I run only a few twitter parties a year, so it seems reasonable to me that the average person would not associate me with paid twitter parties. But what about those bloggers who run several a week? Should they have to disclose in each tweet that they’re being paid? The FTC doesn’t discuss this directly in the report, but in their guide on using endorsements and testimonials in advertising, they indicate that there may be an exception regarding celebrities. Basically, a big exception for disclosure is made for celebrities in many instances because the average consumer understands that celebrities are paid to endorse products.
But how does that apply online? Are there twitter celebrities? Certainly someone like Scott Stratten, with almost 150,000 twitter followers, would be considered a twitter celebrity. But would the average twitter user assume that he gets paid to endorse things? I doubt it.
What about someone like Amy Bair, who invented twitter parties and sometimes hosts two in a single day? Is there a general understanding on twitter that she’s paid to host these parties? I think there probably is. But the FTC doesn’t go into it. I would really like to see more guidance from the FTC on this, but for most of us, I think it’s safe to say that we need to disclose in each and every tweet where we say something positive about a product if we have any kind of monetary relationship with the brand. (And this is where, once again, I will remind you that I’m not an expert, just a blogger trying to interpret these rules the best I can.)
“Advertisers should employ best practices to make it less likely that disclosures will be deleted from space constrained ads when they are republished by others.” In other words, if someone wants to retweet your ad with their own comment added, are they likely to delete your disclosure in the interest of space? Believe it or not, the FTC is putting the onus on you – the original tweeter – to make sure that there is a reasonable amount of space left so that that doesn’t happen. (Seriously?!?)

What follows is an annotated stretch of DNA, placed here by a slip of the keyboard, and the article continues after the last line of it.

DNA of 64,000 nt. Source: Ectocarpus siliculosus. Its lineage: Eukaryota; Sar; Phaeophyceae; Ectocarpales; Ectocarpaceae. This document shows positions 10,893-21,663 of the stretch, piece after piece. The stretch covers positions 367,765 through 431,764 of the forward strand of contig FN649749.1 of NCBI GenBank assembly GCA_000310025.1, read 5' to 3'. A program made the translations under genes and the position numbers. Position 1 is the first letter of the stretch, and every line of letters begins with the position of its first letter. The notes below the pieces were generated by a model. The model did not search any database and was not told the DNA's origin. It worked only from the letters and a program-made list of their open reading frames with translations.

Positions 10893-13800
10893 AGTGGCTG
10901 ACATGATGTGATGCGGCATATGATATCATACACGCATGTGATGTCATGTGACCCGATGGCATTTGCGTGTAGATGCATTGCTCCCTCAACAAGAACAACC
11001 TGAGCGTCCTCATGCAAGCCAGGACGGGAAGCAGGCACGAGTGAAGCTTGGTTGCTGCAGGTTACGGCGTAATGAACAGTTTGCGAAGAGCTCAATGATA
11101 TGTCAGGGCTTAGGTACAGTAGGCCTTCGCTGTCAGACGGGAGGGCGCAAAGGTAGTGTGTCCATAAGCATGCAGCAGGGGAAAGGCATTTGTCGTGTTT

“Icons, abbreviations, and symbols are not adequate if they do not provide sufficient clues about the nature of the disclosure.” My use of *spon to indicate a sponsored tweet would not be sufficient, because I cannot assume that the average consumer knows that *spon is short for “sponsored.”
Including a link to a site that explains your disclosure – instead of disclosing within the tweet – is not OK. Remember cmp.ly? According to the report, simply adding a link to a disclosure explanation like those found on cmp.ly does not cut it. Sorry.
If you’re a paid endorser, spokesperson, or compensated ambassador for a brand, everything positive that you say about that brand (that is disseminated by you) should be marked as an ad. The FTC doesn’t come right out and say this in the report, but they imply it with examples.
Specific disclosures about claims made in a tweet must be contained in that tweet. If you say that you lost a certain amount of weight using a product, and your results were not typical, you have to make that disclosure in your tweet. Since tweets don’t leave much room for explanation, it would probably be easier not to include claims like that. You could probably include a sufficient disclosure on Facebook, however, where adding something like “results not typical” would not eat up too much space.